So, it turns out that 'hum do hamare do' as a slogan for family planning may just have become slightly outdated in Indian cities. The fertility rate in urban India in urban areas has dropped below two births per woman after the year 2010, according to government data.
At present, the fertility rate in urban India is 1.8 births per woman, which is lower than our colonial masters the United Kingdom, the United States and France, as per a report by The Times of India. So maybe, just maybe, all those sanskari Alok Nath films at the turn of the century had their intended effect after all.
And you thought this was good news? On the contrary, this is very worrisome news indeed. Last year, Sakshi Maharaj, the wise MP from Unnao and the BJP's 'fringe element'-in-chief, had issued a clarion call to Hindus to produce at least four children to protect Hinduism. From the looks of things, it appears that the bharatiya naari is part of a sinister conspiracy against Hinduism. In these dark ages, women don't even listen to the venerable gurujis of the Great Indian Family on how many children they must produce. The nerve!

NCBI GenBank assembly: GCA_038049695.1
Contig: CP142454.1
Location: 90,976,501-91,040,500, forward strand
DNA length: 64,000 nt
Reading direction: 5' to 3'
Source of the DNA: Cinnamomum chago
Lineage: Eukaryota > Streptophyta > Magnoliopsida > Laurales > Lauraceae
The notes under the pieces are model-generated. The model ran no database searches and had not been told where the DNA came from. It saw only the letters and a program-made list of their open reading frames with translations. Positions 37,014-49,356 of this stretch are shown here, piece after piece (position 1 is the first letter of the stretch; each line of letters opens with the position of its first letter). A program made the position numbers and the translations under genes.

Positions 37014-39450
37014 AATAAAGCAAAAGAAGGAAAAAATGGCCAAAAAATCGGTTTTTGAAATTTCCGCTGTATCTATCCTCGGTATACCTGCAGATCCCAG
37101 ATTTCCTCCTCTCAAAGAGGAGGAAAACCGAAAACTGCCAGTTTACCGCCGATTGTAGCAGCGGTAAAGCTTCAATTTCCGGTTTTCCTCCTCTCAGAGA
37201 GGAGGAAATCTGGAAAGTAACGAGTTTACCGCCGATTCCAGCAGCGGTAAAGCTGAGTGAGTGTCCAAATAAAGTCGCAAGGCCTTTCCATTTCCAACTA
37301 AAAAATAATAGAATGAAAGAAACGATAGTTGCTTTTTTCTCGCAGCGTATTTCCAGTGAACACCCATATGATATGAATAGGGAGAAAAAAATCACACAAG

Uttar Pradesh, Rajasthan, Bihar, Madhya Pradesh and Jharkhand are the only few 'patriotic' states which have a fertility rate of more than 2.1 births per woman. This is the magic figure below which the population begin to decline, as per a report by The Hindu. Even (gasp) the Prime Minister Narendra Modi's home state of Gujarat fails to make the cut, with two births per woman. This puts the state's claim of being the laboratory of the great Hindutva experiment in serious peril.
More worryingly, even rural India appears to be veering from the four-child norm laid down by our Hindutva gladiators. According to data cited by The Times of India, the fertility rate in rural areas has fallen from 5.4 births to 2.5 births for every woman. RSS chief Mohan Bhagwat may believe rural India remains steeped in wholesome Indian values and has not been swayed by poisonous western concepts like family planning. However, these statistics indicate that his optimism may be misplaced.
With the ideal of 'hum do humare do' fast becoming obsolete, it appears that Sakshi Maharaj has reason to be very, very worried.